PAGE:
Hippolyte Dreyfus-Barney , born Hippolyte Dreyfus (was the first Frenchman to become a Baha'i in France.
The son of a Jewish stockbroker's 8th district of Paris , he attended the Lycée Condorcet where he met Robert Proust , Marcel's brother, in the class of philosophy of Alphonse Darlu in 1890. After his thesis entitled The rights succession of the surviving spouse , supported in 1898, he became the secretary of François Thévenet .
In 1903 he visited ʿAbd-al-Bahā at ʿAkkā (Acre) in Palestine and, on his return, studied Arabic and Persian at the Practical School of Higher Studies , where Hartwig Derenbourg and Clément Huart were his teachers.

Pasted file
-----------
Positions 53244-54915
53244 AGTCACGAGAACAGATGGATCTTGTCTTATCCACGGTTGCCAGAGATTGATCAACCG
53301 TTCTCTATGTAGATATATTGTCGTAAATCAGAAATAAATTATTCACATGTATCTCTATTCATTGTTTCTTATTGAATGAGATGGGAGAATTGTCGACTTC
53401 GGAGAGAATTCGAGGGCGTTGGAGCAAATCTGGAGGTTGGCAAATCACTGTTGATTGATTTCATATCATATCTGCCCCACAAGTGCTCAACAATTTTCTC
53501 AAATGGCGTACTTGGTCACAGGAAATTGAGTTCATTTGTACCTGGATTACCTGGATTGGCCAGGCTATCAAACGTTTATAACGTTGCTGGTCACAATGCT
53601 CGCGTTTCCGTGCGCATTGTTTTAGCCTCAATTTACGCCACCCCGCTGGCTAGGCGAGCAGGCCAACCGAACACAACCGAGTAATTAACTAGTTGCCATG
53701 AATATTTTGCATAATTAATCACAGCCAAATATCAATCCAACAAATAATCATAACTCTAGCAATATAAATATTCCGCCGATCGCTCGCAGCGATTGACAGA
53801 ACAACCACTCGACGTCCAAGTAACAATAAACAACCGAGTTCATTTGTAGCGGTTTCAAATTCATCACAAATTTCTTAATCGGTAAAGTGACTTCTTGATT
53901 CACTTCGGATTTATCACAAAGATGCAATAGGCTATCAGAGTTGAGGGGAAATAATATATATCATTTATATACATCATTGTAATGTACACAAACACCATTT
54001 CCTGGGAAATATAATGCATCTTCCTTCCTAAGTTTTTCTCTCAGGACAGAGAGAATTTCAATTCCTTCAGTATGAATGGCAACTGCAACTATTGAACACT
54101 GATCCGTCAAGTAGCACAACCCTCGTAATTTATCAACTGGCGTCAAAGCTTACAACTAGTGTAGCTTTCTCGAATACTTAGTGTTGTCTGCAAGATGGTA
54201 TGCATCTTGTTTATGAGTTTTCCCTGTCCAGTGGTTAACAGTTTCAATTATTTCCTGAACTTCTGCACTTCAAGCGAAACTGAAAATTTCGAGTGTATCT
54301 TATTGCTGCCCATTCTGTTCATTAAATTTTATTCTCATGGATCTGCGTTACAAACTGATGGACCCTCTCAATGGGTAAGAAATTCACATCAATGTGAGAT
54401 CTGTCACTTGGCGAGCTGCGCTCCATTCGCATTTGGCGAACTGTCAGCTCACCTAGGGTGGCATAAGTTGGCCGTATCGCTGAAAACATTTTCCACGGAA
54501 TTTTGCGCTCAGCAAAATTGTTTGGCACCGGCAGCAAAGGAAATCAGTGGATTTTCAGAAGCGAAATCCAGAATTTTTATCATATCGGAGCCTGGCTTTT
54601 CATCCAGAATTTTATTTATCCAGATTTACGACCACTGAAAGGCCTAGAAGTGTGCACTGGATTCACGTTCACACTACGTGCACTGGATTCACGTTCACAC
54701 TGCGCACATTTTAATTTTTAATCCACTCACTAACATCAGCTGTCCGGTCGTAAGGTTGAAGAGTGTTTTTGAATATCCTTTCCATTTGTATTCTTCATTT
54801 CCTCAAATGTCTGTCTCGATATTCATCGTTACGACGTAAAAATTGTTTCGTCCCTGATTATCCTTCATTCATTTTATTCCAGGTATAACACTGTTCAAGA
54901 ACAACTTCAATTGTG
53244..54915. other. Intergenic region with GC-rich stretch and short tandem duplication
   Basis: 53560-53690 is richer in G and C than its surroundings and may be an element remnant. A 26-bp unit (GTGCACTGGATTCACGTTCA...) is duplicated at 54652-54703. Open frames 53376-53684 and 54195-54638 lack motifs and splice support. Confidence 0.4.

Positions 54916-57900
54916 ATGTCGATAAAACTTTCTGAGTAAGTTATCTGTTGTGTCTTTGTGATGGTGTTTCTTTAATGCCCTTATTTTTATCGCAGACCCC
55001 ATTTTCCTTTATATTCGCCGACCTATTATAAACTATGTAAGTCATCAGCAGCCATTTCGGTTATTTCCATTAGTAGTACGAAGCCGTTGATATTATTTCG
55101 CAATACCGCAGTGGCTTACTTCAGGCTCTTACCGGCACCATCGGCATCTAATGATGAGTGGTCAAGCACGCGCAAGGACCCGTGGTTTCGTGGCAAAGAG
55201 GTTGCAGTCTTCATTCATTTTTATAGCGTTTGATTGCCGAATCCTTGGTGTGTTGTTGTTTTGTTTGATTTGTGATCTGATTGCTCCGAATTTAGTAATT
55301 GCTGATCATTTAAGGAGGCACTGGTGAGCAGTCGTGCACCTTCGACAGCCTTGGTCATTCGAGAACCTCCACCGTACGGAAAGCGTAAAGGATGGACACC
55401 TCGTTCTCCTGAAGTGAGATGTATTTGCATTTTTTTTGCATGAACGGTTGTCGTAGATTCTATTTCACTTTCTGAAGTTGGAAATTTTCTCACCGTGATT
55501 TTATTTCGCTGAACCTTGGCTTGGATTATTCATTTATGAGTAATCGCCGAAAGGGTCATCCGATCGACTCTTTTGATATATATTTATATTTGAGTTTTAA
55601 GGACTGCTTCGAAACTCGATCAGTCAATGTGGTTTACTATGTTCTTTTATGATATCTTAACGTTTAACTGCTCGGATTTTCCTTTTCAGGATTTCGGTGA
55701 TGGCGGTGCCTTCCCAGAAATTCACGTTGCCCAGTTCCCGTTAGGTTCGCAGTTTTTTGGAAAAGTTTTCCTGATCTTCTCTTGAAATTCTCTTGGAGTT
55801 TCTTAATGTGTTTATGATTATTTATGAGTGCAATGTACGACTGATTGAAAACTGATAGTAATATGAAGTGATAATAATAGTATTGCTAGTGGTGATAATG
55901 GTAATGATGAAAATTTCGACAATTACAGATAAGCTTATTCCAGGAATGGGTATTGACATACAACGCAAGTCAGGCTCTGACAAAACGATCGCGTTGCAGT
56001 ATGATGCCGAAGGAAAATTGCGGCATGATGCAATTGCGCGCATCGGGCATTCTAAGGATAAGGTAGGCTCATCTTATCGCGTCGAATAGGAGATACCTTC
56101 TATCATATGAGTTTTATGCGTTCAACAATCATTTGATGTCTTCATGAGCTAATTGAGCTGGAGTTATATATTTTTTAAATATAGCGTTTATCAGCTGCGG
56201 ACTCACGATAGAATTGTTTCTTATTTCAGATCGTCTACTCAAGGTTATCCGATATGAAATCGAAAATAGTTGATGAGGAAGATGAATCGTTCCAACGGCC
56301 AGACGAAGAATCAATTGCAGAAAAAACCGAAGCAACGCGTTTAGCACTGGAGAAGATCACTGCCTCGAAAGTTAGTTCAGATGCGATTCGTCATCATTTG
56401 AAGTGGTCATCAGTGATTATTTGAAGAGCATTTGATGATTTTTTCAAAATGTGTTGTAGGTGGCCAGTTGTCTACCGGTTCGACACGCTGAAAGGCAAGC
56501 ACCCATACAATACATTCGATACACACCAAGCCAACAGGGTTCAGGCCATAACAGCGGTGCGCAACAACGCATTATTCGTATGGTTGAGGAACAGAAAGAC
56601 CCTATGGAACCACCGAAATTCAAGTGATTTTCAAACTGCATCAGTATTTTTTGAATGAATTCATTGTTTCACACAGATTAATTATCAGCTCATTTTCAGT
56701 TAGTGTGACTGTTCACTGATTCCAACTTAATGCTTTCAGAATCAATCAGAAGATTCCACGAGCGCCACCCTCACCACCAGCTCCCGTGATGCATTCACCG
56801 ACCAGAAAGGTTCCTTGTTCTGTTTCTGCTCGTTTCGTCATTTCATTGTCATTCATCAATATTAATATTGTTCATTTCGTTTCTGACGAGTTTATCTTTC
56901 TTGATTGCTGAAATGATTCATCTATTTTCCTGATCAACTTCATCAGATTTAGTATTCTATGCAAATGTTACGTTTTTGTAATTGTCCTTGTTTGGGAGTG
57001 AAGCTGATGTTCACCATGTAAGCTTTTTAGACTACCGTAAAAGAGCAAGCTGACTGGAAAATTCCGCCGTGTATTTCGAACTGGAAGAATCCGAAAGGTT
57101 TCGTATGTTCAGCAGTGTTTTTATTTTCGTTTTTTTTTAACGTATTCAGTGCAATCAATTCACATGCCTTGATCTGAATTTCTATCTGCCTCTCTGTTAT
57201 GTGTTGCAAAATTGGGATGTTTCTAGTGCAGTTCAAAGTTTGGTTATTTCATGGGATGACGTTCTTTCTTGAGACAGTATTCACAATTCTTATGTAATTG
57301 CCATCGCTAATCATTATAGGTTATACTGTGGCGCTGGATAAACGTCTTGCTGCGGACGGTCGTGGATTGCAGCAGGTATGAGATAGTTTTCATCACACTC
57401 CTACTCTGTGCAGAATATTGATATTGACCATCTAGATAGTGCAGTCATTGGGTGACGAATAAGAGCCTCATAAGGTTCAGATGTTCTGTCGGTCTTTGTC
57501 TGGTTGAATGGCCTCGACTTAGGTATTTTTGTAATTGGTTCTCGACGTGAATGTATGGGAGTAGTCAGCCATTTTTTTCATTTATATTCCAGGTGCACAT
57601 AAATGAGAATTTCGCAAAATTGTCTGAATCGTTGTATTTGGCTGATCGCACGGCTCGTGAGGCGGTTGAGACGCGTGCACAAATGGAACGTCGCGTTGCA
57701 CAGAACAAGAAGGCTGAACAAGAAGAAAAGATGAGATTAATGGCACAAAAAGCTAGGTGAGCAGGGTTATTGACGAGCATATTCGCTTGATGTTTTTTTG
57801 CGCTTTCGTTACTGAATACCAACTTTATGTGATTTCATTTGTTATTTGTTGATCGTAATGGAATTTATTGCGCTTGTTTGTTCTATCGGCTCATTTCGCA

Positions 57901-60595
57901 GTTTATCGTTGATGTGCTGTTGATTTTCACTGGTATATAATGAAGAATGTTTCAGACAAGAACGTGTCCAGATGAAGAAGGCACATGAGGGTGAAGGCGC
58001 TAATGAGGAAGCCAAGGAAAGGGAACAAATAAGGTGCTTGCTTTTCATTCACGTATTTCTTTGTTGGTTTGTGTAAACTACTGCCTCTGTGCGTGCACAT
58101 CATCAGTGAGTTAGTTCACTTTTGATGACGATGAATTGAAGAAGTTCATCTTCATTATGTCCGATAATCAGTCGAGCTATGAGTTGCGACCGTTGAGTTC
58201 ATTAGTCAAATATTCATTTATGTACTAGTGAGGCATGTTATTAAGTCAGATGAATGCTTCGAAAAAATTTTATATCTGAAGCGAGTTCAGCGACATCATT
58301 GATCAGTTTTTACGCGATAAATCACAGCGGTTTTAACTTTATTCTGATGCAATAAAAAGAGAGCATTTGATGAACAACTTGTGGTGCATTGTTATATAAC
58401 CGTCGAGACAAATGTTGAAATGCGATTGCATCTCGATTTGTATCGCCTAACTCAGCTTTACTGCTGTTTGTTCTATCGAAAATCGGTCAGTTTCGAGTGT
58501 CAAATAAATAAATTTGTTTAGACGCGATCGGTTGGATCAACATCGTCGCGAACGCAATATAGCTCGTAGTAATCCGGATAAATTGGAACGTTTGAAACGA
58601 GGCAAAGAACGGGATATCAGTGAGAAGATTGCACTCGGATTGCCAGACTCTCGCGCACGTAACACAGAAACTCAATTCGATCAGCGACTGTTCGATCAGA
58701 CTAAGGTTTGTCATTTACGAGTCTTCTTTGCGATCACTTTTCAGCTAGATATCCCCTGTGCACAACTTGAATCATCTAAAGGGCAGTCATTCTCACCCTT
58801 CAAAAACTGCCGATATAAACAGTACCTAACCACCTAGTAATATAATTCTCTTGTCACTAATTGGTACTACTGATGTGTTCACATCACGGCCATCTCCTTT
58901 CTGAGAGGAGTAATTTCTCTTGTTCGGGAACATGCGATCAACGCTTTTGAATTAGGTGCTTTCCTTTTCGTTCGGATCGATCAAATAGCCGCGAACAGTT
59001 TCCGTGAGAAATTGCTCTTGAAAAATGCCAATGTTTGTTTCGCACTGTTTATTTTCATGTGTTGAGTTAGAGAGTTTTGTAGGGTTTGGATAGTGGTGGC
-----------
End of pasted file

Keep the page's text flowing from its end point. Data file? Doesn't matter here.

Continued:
He married in 1911 Laura Clifford Barney and both he and his wife took the name of Dreyfus-Barney. So he was Natalie Clifford Barney's brother-in-law and Alice Pike Barney's son-in-law.
Books by Hippolyte Dreyfus-Barney
“Bahaism is not a new religion,” writes Hippolyte Dreyfus-Barney, “It is religion renewed… it does not pretend to represent the whole Truth; on the contrary, it recognises Truth in fundamental principles which are the basis of all former dispensation...